The Japanese government is planning to bolster its response to technically legal drugs amid a spate of recent cases where young people have experienced serious adverse effects from certain substances, health ministry officials said Sunday.

Some of the products, which include a partially-altered form of cannabis, have been confirmed to be more harmful than cannabis itself, the Ministry of Health, Labor and Welfare said. With concerns of more cases emerging, the ministry is investigating sellers and has added the substances to its list of illegal "dangerous drugs."

The ministry also said the government plans to hold a meeting later this month to formalize a response over the drugs, often sold online and in stores labeled as "legal cannabis."

The ministry said that between March and June this year, nine people who took the products exhibited symptoms including disordered consciousness and convulsions, with eight of them requiring hospitalization.

Photo shows a building that houses the Ministry of Health, Labor and Welfare as well as the Environment Ministry in Tokyo on Aug. 17, 2018. (Kyodo) ==Kyodo

In July, the ministry did on-the-spot inspections of three stores in the prefectures of Kanagawa, Osaka and Tokushima and ordered they cease sales of the technically legal drugs.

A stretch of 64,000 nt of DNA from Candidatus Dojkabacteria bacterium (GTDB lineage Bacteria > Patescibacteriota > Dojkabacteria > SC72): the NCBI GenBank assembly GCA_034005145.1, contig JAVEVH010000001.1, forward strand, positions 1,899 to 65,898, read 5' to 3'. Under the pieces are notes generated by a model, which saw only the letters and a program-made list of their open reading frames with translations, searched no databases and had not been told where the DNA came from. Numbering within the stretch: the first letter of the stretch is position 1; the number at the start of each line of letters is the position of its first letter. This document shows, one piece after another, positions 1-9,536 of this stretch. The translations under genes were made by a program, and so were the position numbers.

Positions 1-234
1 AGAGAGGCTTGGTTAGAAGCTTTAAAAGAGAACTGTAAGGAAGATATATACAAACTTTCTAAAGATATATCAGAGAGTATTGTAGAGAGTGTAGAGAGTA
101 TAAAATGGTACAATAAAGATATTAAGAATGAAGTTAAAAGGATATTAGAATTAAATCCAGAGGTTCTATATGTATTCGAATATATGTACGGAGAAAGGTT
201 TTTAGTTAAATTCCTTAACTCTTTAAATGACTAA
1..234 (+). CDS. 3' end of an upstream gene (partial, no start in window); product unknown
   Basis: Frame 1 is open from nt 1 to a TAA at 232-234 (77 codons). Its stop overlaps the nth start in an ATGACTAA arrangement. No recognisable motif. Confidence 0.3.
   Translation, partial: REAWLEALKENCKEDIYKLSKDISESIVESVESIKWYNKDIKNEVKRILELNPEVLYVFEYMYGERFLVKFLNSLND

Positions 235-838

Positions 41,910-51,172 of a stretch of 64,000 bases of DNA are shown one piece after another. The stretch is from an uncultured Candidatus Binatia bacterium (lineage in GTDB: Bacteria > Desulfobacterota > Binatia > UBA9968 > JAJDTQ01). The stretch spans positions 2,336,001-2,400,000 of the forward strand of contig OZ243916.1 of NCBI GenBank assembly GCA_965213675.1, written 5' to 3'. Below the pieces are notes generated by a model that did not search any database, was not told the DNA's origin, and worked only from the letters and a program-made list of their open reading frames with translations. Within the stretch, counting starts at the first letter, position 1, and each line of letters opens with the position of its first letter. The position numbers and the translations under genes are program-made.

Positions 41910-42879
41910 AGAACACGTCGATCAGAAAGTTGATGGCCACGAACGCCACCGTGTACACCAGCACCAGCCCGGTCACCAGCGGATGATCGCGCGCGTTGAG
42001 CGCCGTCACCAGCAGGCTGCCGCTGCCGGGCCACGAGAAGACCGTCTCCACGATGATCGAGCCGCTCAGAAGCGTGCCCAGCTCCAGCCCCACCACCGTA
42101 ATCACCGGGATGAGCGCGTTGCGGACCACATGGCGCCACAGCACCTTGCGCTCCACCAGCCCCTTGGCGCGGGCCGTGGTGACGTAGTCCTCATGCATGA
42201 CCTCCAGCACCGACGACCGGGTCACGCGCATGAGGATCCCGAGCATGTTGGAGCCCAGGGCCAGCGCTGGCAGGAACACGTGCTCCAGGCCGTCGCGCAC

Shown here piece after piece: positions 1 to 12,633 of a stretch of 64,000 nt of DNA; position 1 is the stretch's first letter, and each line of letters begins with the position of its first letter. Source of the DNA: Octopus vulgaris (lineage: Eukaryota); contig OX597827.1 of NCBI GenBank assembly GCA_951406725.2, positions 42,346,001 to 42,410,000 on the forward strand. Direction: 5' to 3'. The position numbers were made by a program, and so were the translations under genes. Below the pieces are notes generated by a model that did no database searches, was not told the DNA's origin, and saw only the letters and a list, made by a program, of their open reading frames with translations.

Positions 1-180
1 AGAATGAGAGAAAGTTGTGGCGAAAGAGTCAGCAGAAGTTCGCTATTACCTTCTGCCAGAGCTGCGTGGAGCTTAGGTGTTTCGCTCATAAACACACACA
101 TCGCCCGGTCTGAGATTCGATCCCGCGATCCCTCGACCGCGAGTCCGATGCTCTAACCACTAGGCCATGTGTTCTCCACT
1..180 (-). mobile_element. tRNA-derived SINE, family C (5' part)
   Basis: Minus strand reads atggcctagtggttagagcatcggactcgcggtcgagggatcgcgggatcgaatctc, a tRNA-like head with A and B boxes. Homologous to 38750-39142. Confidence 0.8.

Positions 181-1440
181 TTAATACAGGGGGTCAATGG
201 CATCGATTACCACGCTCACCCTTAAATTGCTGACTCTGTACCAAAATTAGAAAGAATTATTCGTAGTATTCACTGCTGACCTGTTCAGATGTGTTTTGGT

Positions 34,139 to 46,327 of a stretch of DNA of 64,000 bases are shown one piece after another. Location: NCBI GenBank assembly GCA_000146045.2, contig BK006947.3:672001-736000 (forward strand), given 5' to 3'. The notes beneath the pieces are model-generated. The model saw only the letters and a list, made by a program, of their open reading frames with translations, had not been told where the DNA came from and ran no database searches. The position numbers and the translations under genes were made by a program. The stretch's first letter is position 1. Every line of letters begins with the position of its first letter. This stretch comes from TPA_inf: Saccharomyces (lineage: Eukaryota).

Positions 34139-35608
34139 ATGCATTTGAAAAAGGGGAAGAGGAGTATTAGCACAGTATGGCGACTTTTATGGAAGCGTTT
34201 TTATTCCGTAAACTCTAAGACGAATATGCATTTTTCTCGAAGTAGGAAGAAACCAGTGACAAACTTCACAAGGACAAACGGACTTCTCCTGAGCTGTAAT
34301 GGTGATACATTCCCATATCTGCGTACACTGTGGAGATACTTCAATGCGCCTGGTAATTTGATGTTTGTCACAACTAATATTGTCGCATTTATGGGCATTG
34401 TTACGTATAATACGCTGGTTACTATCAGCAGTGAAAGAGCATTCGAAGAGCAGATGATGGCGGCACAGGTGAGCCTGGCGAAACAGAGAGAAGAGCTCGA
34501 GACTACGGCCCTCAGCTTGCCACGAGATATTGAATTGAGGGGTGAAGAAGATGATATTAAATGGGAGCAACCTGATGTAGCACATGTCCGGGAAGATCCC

Japanese law limits the presence of tetrahydrocannabinol, a psychoactive compound naturally occurring in cannabis leaves and flowers. However, the harmful substance detected in these drugs is a modified form of THC, with alterations in its chemical structure that exempt it from legal controls.

The ministry is referring to the substance as a "THC analog," and it says testing, including on animals, has shown it to be equally or more dangerous than THC.

In July, the ministry added two drugs it had identified as detrimental to health to its list of designated substances in accordance with the pharmaceuticals and medical devices law. This classification categorizes them as dangerous drugs, making their sale or possession illegal except for medical purposes.

Dangerous drugs were formerly known as loophole drugs, which came to be seen as a major societal issue around 2013.

In 2014, a man under the influence of such drugs drove a car into pedestrians in Tokyo's Ikebukuro district, killing a woman.

The ministry went on to strengthen its crackdown on the drugs, and it emerged in July 2015 that no stores were selling the drugs.